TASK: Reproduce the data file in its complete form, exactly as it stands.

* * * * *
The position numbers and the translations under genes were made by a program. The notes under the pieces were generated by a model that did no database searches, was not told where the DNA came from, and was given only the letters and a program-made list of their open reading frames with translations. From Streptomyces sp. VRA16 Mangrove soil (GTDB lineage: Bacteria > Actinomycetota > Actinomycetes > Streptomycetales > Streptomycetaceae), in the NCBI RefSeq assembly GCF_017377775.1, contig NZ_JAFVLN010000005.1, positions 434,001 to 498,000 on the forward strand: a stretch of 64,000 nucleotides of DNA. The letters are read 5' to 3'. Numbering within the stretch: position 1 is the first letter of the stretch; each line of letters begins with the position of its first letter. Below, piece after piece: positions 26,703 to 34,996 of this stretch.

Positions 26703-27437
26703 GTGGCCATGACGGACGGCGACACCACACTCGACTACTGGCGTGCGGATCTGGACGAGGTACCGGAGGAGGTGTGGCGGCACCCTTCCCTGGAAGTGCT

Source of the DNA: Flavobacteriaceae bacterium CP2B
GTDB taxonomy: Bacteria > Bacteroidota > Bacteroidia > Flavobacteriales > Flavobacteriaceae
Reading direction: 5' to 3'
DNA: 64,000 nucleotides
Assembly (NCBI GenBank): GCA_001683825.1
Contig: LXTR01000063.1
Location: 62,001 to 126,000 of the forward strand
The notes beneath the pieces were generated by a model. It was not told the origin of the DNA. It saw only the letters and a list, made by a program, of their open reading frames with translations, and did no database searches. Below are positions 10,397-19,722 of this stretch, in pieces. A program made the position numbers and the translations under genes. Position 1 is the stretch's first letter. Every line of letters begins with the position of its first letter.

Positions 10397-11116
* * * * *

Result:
The position numbers and the translations under genes were made by a program. The notes under the pieces were generated by a model that did no database searches, was not told where the DNA came from, and was given only the letters and a program-made list of their open reading frames with translations. From Streptomyces sp. VRA16 Mangrove soil (GTDB lineage: Bacteria > Actinomycetota > Actinomycetes > Streptomycetales > Streptomycetaceae), in the NCBI RefSeq assembly GCF_017377775.1, contig NZ_JAFVLN010000005.1, positions 434,001 to 498,000 on the forward strand: a stretch of 64,000 nucleotides of DNA. The letters are read 5' to 3'. Numbering within the stretch: position 1 is the first letter of the stretch; each line of letters begins with the position of its first letter. Below, piece after piece: positions 26,703 to 34,996 of this stretch.

Positions 26703-27437
26703 GTGGCCATGACGGACGGCGACACCACACTCGACTACTGGCGTGCGGATCTGGACGAGGTACCGGAGGAGGTGTGGCGGCACCCTTCCCTGGAAGTGCT

Source of the DNA: Flavobacteriaceae bacterium CP2B
GTDB taxonomy: Bacteria > Bacteroidota > Bacteroidia > Flavobacteriales > Flavobacteriaceae
Reading direction: 5' to 3'
DNA: 64,000 nucleotides
Assembly (NCBI GenBank): GCA_001683825.1
Contig: LXTR01000063.1
Location: 62,001 to 126,000 of the forward strand
The notes beneath the pieces were generated by a model. It was not told the origin of the DNA. It saw only the letters and a list, made by a program, of their open reading frames with translations, and did no database searches. Below are positions 10,397-19,722 of this stretch, in pieces. A program made the position numbers and the translations under genes. Position 1 is the stretch's first letter. Every line of letters begins with the position of its first letter.

Positions 10397-11116